Annie demanded a refund on the tickets. She was mortified that the event turned into such a fiasco. She wrote a letter to the school newspaper, The Egyptian, which then ran articles and letters for a week about the controversy. I received a letter from the SIU chancellor, as well as one from a professor emeritus, apologizing for the entertainment being so inappropriate for a family audience....

Even my grandchildren have joined the fight for life. My daughter Cathy had taken a picture of her eighteen-month-old son Aaron picking up a stone to throw in a puddle in the alley behind our house. It was such a captivating picture that we selected it for a billboard campaign that ran in several states around the nation. The billboard featured Aaron's photo, the words "see the world through your child's eyes," and the message "Choose Life," along with phone number of a pregnancy help line – 800-848-LOVE. The local crisis pregnancy centers reported significant increases in calls for assistance wherever the billboards appeared.

Aaron and his brothers Aiden and Noah have traveled to Washington, DC, with the Crusaders for Life for the March for Life, and have joined me on my radio program to discuss the role of young people in the pro-life movement.

Eric's sons Nate and Sam became integral parts of the Face the Truth team, with Sam serving as the League's official photographer. Liza and Clare have also joined the crew, as has Aaron. And all my grandchildren have held signs and witnessed to the beauty of life....

After completing his master's degree at Yale, my son Joe worked in the business world for several years. Once when he went in for a job interview, the interviewer told him, "You won't believe this, but I Googled your name, and what came up was this crazy anti-abortion guy."

"Yes, that's my father," answered Joe. He didn't apologize for the fact that his dad was a crazy anti-abortion guy. He got the job.

My daughter Annie took on the activist mantle during her college days at Loyola University and went on to become a youth minister. She applied for a position at a parish in Winnetka, an upscale Chicago suburb. The parish board saw the Scheidler name and got spooked, fearing that all a Scheidler would do was talk about abortion. But the religious education director was in Annie's camp, so they invited her for an interview. They loved her. They even hired her sister Sarah to teach fourth grade at the parish school.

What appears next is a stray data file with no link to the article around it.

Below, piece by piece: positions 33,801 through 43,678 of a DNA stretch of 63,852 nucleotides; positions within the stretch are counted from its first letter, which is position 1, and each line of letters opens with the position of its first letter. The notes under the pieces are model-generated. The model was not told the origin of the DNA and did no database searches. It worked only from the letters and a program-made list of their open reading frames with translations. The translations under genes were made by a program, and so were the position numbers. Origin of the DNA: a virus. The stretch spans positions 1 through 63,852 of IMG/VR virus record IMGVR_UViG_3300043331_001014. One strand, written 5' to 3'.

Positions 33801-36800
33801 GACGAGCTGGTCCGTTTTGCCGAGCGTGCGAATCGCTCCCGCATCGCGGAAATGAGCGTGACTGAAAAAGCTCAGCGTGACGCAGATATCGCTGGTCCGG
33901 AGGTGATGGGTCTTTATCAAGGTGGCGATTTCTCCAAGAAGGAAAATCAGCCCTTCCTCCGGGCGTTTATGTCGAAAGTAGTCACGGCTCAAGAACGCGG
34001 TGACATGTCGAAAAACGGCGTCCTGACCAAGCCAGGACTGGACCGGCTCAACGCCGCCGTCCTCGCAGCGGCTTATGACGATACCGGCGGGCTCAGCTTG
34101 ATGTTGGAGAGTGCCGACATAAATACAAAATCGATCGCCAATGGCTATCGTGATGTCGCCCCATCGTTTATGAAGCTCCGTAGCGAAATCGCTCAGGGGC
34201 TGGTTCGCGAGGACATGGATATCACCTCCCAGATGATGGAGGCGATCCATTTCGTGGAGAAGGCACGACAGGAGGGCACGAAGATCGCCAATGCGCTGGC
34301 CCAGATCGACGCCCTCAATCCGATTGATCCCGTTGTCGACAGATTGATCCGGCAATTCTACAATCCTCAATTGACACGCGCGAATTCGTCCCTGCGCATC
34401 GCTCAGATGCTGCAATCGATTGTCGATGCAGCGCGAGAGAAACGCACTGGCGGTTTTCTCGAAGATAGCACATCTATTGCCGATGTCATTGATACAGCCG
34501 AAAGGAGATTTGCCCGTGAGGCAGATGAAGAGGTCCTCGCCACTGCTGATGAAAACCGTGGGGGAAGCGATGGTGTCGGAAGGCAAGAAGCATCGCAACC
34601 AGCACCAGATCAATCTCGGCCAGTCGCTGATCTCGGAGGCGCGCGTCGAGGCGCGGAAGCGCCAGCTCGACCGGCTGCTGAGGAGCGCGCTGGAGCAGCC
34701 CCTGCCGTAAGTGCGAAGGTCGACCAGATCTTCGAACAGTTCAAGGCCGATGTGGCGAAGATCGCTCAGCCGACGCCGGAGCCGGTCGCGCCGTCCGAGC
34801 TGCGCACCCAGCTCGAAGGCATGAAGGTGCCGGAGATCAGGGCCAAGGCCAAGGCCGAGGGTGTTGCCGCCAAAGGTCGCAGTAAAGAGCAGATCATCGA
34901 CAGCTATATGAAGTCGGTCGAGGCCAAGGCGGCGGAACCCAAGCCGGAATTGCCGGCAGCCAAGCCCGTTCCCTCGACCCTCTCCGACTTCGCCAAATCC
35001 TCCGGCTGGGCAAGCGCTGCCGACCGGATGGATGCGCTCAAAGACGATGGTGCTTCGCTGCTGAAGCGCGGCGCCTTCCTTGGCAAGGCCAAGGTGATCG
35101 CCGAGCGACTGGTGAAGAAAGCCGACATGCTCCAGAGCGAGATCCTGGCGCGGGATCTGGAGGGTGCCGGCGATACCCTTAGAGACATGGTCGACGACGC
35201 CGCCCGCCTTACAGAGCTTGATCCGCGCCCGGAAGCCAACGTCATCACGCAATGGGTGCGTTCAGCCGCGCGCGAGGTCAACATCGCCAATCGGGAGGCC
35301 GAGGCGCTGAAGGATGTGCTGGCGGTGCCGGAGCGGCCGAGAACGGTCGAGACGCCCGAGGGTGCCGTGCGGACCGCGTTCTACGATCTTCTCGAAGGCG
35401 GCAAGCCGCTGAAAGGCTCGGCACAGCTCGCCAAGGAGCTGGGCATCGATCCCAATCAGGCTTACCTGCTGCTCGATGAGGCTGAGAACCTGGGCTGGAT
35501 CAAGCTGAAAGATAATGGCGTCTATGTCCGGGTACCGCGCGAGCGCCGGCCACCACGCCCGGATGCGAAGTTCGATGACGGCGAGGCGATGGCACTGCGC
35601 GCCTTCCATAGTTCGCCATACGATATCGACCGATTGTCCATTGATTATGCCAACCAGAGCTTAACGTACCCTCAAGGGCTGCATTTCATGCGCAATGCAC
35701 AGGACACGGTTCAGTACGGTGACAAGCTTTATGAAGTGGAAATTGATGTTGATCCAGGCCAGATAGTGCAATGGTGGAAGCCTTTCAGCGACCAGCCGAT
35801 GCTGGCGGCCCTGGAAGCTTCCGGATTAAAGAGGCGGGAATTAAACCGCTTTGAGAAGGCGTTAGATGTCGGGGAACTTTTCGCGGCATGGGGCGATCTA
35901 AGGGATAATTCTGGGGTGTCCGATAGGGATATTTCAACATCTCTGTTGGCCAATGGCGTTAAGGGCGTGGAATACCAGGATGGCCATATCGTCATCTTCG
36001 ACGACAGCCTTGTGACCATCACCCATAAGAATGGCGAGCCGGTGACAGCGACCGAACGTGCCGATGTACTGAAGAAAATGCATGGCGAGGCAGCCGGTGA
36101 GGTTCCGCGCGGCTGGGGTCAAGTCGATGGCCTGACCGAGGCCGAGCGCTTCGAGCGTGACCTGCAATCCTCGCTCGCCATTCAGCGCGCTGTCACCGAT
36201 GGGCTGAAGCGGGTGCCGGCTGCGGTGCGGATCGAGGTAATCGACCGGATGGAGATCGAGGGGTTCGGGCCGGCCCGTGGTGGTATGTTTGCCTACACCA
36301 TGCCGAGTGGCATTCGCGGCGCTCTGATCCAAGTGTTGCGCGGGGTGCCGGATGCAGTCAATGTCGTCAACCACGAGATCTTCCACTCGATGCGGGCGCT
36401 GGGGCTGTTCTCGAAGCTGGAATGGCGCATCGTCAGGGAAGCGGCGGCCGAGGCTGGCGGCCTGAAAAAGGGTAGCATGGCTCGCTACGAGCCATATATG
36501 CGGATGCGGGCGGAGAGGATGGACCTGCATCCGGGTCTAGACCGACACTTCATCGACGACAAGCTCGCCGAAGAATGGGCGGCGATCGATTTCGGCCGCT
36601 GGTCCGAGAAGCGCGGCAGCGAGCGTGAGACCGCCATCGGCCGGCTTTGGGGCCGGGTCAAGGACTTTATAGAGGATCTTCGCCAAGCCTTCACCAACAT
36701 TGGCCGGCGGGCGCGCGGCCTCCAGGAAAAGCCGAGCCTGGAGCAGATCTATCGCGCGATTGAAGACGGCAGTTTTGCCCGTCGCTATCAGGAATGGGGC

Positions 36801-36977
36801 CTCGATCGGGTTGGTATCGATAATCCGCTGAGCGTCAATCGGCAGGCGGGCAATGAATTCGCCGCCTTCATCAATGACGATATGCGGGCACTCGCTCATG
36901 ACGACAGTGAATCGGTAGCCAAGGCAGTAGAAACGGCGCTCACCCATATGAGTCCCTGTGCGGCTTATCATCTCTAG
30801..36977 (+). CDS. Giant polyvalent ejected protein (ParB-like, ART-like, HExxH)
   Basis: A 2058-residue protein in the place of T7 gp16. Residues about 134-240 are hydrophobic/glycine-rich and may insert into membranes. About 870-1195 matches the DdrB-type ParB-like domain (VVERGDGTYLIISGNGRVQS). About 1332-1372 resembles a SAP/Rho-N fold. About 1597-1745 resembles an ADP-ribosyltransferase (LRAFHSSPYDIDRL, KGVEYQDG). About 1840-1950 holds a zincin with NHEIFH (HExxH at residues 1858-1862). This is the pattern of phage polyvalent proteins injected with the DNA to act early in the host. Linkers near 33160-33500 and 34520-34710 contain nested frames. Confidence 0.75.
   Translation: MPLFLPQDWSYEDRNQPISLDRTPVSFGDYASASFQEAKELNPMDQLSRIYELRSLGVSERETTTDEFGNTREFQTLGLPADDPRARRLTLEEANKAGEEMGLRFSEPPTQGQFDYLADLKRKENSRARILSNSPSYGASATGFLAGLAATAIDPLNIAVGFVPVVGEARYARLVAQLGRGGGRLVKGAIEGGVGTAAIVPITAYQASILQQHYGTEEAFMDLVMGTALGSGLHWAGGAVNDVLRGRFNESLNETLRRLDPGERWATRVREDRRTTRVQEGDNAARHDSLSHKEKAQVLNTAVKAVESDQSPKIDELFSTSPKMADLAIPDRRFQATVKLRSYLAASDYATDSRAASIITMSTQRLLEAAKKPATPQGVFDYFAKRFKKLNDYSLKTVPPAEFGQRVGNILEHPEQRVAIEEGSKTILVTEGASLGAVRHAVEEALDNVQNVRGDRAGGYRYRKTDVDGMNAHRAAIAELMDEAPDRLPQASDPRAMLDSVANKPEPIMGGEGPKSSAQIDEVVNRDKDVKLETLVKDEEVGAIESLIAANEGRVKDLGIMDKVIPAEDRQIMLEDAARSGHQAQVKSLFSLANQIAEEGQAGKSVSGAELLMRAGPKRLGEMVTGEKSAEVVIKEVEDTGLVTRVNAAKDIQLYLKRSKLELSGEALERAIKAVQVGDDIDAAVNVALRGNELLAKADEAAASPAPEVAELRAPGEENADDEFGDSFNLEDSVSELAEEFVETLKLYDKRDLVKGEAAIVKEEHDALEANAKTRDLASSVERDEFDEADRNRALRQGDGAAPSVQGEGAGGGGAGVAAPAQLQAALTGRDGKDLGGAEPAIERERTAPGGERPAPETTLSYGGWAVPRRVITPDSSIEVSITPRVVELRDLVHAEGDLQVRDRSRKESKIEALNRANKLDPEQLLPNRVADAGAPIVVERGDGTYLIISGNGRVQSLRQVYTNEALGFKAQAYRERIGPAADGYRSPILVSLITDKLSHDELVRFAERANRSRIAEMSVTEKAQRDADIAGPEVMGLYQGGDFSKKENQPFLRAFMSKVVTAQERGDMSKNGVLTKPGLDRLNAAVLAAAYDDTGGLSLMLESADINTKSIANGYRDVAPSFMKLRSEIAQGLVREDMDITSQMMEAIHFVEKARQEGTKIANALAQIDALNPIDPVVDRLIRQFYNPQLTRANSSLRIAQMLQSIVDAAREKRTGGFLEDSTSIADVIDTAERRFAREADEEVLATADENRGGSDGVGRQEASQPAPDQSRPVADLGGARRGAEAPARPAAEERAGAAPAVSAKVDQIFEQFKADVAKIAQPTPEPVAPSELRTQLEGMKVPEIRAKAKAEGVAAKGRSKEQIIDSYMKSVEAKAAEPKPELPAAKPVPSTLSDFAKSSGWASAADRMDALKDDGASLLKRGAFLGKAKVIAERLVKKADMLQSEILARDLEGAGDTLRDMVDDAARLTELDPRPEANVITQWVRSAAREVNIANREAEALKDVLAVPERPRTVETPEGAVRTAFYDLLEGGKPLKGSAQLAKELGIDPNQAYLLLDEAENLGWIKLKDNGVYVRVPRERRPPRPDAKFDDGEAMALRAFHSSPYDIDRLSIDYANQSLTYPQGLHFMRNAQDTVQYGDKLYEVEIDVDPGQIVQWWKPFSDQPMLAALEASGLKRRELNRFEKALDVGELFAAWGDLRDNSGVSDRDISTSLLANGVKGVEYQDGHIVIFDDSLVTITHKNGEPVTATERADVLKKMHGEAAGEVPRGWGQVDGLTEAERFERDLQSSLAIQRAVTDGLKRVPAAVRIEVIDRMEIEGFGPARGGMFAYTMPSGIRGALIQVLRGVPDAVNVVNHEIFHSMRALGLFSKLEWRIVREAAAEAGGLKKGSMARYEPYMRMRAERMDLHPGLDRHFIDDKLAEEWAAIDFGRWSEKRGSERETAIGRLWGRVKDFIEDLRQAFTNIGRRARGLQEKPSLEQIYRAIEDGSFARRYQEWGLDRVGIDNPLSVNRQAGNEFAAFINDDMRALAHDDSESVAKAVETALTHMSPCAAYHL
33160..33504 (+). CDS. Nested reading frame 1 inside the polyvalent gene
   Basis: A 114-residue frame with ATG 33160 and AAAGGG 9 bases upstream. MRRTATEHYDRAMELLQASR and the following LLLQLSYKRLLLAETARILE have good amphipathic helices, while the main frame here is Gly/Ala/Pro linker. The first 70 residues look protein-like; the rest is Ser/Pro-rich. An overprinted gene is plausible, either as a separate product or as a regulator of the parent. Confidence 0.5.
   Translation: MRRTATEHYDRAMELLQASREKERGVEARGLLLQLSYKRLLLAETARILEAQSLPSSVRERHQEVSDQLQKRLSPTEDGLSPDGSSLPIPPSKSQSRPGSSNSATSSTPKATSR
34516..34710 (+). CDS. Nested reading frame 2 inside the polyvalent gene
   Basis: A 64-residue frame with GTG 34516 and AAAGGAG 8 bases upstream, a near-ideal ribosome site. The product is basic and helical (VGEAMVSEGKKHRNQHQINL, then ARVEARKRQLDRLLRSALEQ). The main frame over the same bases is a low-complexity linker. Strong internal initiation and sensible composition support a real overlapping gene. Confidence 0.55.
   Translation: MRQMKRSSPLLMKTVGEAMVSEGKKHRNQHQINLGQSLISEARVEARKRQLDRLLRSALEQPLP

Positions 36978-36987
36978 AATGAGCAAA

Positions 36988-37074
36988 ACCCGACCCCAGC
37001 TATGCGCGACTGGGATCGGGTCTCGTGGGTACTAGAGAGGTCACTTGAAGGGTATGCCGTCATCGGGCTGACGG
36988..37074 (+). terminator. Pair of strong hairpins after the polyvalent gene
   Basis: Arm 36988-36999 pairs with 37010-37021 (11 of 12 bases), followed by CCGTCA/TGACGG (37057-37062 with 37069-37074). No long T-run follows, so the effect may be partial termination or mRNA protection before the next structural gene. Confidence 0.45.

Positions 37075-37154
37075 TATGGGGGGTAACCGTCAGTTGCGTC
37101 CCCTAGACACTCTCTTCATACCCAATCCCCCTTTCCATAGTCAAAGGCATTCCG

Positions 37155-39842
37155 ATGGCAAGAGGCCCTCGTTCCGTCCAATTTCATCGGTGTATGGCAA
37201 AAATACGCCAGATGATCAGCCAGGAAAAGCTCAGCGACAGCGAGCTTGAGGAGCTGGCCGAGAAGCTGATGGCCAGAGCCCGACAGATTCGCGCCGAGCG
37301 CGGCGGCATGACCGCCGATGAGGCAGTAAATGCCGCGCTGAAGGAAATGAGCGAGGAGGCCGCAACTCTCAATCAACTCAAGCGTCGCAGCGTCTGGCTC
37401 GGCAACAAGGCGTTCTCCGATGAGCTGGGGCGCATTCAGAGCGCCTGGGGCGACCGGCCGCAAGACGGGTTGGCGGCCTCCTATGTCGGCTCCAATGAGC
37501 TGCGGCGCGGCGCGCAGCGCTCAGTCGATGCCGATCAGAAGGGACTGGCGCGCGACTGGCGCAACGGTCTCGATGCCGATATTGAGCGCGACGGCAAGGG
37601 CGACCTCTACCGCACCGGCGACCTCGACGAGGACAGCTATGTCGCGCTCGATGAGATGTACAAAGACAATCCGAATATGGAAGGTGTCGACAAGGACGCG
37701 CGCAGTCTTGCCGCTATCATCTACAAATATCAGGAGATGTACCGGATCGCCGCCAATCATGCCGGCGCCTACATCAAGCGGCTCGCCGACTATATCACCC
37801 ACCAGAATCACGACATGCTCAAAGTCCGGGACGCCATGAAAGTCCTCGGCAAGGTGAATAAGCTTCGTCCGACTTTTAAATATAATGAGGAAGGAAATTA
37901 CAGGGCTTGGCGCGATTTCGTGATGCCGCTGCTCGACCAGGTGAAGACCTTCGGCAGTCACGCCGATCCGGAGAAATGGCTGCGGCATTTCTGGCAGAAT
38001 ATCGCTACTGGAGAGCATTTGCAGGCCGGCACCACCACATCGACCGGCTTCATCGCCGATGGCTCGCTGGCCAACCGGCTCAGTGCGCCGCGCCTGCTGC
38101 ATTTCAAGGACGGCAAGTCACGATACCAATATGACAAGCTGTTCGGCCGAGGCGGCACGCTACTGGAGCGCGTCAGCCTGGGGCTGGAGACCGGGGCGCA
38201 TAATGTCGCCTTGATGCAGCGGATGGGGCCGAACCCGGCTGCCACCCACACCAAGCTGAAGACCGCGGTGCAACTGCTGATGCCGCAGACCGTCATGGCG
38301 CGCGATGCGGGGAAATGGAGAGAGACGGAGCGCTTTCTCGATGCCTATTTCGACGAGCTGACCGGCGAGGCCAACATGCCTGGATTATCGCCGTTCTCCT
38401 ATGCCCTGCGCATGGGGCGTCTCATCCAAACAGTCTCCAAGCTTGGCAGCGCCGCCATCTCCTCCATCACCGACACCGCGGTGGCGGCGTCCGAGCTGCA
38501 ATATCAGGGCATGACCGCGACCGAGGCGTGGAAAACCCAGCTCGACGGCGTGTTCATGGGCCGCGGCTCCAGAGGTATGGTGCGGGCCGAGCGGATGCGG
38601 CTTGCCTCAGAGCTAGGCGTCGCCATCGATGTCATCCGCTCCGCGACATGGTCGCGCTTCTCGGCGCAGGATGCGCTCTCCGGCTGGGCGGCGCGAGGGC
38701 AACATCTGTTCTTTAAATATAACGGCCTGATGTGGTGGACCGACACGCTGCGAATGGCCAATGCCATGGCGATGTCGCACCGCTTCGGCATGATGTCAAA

As hard as it was for my children to belong to a pro-life activist family, I do believe it taught them an important lesson. When something is very wrong in society, we have a Christian obligation to do something about it. It's not good enough to wait for someone else to do it. We have to step up and do it ourselves.



Table of Contents

1 Sorry I Missed You

2 A Calling

3 Raw Judicial Power

4 Going Full Time

5 God So Loved the World

6 Give Us Barabbas

7 Principles and Protests

8 Ten Thousand Words

9 Right-Wing Bigots

10 Your Name's a Lie

11 The Abortionists

12 The Plank

13 Nominations

14 The Machine

15 The Tribunals

16 Hail to the Chiefs

17 Have a Blast

18 The House Hearings on Clinic Violence

19 Rescue Those Being Led to Slaughter

20 Extradition

21 Go Forth and Teach

22 These Tactics of Yours

23 A Global Cause

24 Sacrilege

25 The Pro-Life Mafia

26 The Seamless Garment

27 To Bury the Dead

28 Vengeance Is Not Ours

29 The Road to Damascus

30 Ora et Labora

31 Tidings of Great Joy

32 The Pro-Life Family

33 Decisions, Decisions

34 Conspiracy Theory

35 Perjury

36 Defense

37 Judgment

38 Passing the Torch

© Matt C. Abbott

 

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Matt C. Abbott

Matt C. Abbott is a Catholic commentator with a Bachelor of Arts degree in communication, media and theatre from Northeastern Illinois University. He's been interviewed on MSNBC, NPR, WLS-TV (ABC) in Chicago, WMTV (NBC) in Madison, Wis., and has been quoted in The New York Times and the Chicago Tribune. He can be reached at mattcabbott@gmail.com.